Fighting Poverty and Hunger – A Pig Issue
by Karen Ford
Goal 1: Eradicate Extreme Poverty and Hunger
The pigs which will be given to families
FOR many people in the developing world the connection between poverty and hunger is an everyday reality. The Salvation Army’s development projects seek to provide assistance to help people get themselves out of poverty and ensure they can obtain the food they need to survive. Often these two goals are inextricably linked.
Watching TV news reports and reading newspapers it could appear that the food crisis and all cases of malnutrition today are in Africa. There is no doubt that the situation there is very serious in places, particularly where drought and war have left many communities unable to grow crops or keep their cattle, but severe poverty and extreme hunger are also evident in other parts of the world.
|Pigs are brought together for breeding|
|One of the pigs used in the pig-rearing project|
The South American country of Bolivia, for instance, has magnificent scenery and beautiful countryside. On first view, it would seem to have everything going for it. Sadly, that isn’t the whole story. Bolivia has experienced many economic difficulties and instabilities in its government. Currently, a massive 70 per cent of Bolivians live in poverty. The average life expectancy is just 65 years – lower than Iraq, Fiji, Algeria and 152 other countries – and the average income is less than US$100 a month. Food is in short supply and people are going hungry.
In Tarila, Bolivia, there are very few opportunities for people to earn money and one of the biggest problems is malnutrition. The Salvation Army is working there with the local community to improve nutrition and also to provide sources of income. This will have the added bonus of helping families with such necessities as school fees. The hope is that many more families will have the opportunity to learn new skills so they will be able to take care of themselves.
A number of pig farms have been built, the first in 2001 which proved to be a success with the community. Each family that was part of the project received a pig and was given training in pig-rearing. The participants learned how to use each part of the pig for food – blood for blood sausage, meat for bacon and ham. They were also given training and information about nutrition – the use of water, the need to eat fruit and vegetables and how to prepare food.
After the training course one male and one female pig were given to two families who agreed to allow these pigs to breed in order to continue the cycle by passing on the offspring to other trained families. The scheme will help them increase their income and have money to purchase food and provide better nutrition for their families. At present 21 families have benefited from the project.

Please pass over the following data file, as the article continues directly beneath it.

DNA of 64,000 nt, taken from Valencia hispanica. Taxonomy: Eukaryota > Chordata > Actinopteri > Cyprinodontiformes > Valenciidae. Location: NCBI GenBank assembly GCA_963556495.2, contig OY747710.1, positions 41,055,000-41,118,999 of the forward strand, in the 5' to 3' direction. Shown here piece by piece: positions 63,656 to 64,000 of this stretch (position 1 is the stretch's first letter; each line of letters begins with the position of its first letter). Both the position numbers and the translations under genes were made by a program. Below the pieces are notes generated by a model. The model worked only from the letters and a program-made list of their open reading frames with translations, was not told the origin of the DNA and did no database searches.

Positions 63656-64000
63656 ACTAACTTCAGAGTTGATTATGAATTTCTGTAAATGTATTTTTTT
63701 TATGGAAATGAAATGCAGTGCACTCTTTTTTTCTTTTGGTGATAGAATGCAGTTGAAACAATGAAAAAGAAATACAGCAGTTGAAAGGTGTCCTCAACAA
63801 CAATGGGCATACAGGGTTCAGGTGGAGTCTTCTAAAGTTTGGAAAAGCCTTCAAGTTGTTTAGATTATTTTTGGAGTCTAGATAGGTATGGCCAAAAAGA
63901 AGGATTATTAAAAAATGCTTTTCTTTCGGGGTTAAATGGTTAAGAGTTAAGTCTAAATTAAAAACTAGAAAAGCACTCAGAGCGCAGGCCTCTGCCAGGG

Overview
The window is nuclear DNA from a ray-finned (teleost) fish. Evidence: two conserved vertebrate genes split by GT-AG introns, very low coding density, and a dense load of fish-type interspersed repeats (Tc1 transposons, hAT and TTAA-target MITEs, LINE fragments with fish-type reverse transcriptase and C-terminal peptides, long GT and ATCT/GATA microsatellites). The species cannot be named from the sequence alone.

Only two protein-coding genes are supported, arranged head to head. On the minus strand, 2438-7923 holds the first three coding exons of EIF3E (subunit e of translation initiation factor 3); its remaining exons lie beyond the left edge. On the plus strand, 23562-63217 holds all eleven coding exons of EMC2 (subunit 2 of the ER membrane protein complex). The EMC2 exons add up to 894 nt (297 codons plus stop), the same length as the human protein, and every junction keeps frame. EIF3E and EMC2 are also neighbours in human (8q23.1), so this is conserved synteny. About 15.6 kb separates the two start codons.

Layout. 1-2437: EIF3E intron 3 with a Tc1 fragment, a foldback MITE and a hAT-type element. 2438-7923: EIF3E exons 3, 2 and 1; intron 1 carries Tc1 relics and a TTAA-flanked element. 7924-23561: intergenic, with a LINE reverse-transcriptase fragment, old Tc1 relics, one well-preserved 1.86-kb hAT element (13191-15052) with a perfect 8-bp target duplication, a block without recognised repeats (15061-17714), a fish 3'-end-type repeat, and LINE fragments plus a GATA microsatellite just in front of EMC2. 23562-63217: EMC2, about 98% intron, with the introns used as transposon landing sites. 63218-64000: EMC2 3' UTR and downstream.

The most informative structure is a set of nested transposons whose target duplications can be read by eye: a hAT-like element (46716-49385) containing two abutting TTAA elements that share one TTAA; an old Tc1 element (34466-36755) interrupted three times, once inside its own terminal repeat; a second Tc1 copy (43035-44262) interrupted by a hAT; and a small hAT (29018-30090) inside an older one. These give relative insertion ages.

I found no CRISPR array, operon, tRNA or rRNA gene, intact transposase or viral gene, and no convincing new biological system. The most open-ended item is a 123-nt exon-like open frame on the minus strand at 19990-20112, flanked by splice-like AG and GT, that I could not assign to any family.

|A community member is shown how to look after piglets|
|The site of a new pig farm|
Despite some setbacks in the beginning the project continues to train families in pig-rearing and nutrition, enabling them to help themselves out of poverty. The project is still in the early stages but the families are hopeful that in the near future meat from the pigs will be sold to markets, restaurants and schools, increasing people’s income and releasing them from the cycle of poverty and hunger.
The idea is not limited to pig-rearing. Another project in Corqueamaya, Bolivia, enabled community members living in a very cold, remote mountain village to grow vegetables in large greenhouses, again providing vital income while also making it possible for people to produce their own food.
The South America West Territory is grateful for funding received for the pig-rearing project from the Adult and Family Ministries Unit Helping-Hand Scheme in the United Kingdom Territory – raised mainly through the women’s ministries groups that form a part of most Salvation Army corps (churches).
The United Kingdom Territory continues to support animal husbandry projects around the world through its gift catalogue fundraising scheme which enables Salvationists and members of the general public to buy virtual gifts such as cows, chickens, goats or pigs as presents for friends or family members. The recipient of the present gets a card revealing that the real gift is going to someone in the developing world who really needs it.
In the days when so many people in the developing world have far more possessions than they could ever need, the scheme is proving highly popular among people looking for a present for the person who doesn’t need anything – with the added benefit that they are buying something vital for people who have nothing. For more information go to: www.salvationarmy.org.uk/id
Karen Ford works in the Projects and Development Office of The Salvation Army’s International Headquarters